Workers assess the area of the sinkhole at the intersection West Bancroft Street and North Detroit Avenue in Toledo in July.
The sinkhole that swallowed a car at a central Toledo intersection in July will cut a deep hole in the city's budget.
Toledo City Council next week could vote to spend $73,136.08 from the city's sanitary sewer operating fund to pay Schumaker Brothers Construction for emergency repair of the collapsed sewer line that caused the sinkhole near Bancroft Street and Detroit Avenue. The job was awarded to the company without competitive bidding.
The total cost could reach $100,000, which includes the cost of city employee labor expenses.
"While this repair was a joint effort involving many city of Toledo departments, due to the size and depth of the repair ...[the city] required the expertise and equipment available through a private contractor," city records said.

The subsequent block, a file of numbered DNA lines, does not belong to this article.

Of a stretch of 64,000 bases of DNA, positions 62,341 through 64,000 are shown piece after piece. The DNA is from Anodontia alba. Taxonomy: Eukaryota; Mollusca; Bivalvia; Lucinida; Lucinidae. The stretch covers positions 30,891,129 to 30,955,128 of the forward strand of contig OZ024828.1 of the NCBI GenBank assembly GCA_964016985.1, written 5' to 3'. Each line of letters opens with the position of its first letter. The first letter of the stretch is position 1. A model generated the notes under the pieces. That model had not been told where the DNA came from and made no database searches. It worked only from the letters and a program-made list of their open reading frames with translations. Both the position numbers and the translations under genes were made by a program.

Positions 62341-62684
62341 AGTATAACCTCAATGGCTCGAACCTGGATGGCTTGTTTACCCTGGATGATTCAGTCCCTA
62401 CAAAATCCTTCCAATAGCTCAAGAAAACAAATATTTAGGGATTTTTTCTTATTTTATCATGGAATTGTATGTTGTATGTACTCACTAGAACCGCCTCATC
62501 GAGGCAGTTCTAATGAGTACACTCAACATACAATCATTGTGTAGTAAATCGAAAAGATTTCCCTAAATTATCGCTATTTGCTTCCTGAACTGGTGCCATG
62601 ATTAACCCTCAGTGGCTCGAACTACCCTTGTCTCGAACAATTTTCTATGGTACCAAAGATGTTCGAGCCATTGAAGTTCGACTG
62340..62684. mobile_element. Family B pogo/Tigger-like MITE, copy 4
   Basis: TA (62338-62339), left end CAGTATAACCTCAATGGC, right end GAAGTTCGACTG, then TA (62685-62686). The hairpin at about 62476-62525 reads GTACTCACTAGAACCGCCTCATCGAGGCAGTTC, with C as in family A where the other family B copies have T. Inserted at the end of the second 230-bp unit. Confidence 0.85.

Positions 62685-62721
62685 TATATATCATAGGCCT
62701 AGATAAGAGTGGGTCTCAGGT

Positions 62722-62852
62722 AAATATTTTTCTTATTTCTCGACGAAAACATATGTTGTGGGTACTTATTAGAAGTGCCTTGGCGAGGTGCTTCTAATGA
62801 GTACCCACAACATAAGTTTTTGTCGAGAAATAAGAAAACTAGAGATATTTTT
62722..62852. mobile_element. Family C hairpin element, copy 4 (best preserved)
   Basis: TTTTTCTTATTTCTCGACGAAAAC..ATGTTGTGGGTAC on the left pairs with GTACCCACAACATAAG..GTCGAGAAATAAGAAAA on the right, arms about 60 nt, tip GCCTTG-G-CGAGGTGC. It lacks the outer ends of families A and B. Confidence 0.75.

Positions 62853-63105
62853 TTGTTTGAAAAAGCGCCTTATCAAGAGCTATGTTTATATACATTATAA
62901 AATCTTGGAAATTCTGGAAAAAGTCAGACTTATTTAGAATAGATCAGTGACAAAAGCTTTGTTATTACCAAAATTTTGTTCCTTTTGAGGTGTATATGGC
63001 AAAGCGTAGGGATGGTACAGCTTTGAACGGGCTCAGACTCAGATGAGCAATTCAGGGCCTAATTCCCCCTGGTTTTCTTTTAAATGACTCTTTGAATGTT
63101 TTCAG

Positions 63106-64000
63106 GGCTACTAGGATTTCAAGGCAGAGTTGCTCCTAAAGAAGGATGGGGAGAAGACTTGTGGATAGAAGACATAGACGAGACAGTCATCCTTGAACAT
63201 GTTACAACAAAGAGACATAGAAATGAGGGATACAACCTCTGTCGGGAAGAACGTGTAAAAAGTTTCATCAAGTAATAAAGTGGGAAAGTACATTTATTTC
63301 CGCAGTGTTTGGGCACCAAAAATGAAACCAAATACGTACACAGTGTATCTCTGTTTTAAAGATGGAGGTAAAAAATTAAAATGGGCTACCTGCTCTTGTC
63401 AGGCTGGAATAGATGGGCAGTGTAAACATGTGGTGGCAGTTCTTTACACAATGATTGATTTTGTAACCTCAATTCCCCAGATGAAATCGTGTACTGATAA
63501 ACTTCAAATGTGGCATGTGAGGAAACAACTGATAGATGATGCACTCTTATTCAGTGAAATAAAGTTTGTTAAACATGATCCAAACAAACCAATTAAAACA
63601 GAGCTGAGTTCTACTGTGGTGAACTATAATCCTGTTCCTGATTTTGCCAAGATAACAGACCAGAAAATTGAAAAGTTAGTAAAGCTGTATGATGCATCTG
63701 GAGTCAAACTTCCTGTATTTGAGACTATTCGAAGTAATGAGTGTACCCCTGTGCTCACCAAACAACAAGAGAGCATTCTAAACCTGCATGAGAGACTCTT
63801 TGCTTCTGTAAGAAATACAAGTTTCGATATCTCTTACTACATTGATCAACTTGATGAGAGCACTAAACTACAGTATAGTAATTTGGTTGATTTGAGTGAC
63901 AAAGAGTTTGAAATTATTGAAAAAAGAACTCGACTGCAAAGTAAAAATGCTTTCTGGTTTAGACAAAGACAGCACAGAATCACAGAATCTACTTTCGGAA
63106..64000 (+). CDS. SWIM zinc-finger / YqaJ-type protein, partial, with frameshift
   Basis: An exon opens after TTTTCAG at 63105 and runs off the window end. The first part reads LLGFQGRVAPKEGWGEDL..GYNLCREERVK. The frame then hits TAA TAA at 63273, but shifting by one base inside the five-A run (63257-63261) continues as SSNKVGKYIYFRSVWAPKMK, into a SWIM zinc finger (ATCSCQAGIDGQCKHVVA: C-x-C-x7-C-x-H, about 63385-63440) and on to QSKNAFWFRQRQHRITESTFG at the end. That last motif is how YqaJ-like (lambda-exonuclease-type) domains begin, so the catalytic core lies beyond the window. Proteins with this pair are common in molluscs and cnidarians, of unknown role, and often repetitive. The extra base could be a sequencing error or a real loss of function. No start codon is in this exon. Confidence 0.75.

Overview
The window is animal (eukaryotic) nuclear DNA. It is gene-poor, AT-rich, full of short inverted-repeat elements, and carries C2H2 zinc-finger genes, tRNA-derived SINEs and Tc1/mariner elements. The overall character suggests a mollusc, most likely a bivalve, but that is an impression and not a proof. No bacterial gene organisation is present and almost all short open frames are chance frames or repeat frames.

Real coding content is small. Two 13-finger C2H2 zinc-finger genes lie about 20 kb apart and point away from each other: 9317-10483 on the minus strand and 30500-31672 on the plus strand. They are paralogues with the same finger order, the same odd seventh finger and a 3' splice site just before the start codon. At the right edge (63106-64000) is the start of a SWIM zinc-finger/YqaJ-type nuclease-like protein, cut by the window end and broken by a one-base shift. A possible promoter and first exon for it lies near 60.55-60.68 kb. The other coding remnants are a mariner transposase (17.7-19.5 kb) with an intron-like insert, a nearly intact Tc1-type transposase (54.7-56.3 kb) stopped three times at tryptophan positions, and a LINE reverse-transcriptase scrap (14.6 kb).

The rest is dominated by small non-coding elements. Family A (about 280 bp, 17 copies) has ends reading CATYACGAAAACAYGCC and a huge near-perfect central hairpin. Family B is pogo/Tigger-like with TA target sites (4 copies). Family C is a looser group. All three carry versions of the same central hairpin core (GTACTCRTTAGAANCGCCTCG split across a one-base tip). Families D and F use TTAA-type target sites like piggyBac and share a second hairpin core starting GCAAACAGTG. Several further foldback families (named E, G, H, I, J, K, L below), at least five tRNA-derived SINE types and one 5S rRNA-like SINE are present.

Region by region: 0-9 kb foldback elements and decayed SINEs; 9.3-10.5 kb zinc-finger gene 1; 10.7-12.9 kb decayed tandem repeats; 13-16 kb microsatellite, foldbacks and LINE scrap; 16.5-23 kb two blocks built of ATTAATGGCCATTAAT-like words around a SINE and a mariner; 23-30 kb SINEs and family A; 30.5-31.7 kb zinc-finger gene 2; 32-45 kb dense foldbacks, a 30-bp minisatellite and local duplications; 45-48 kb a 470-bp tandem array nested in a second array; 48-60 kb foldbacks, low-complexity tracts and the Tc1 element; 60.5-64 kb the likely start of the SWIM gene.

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City spokesman Jen Sorgenfrei said the sinkhole was caused by the collapse of combined sanitary and storm sewers. She called the break the largest in recent city history. Officials at the scene estimated the hole to be about 20 feet deep. It looked to be about two car lengths long and two car widths wide.
The sewers — one 30 inches in diameter and the other 36 inches in diameter — were made of brick and constructed in 1891.
A 6-inch cast-iron water main from 1895 was broken as the car and street asphalt fell into the hole, she said.
Pamela Knox, 60, the principal at Glendale-Feilbach Elementary School, whose car fell into the sinkhole, was taken to Toledo Hospital after being rescued for evaluation and released later that day.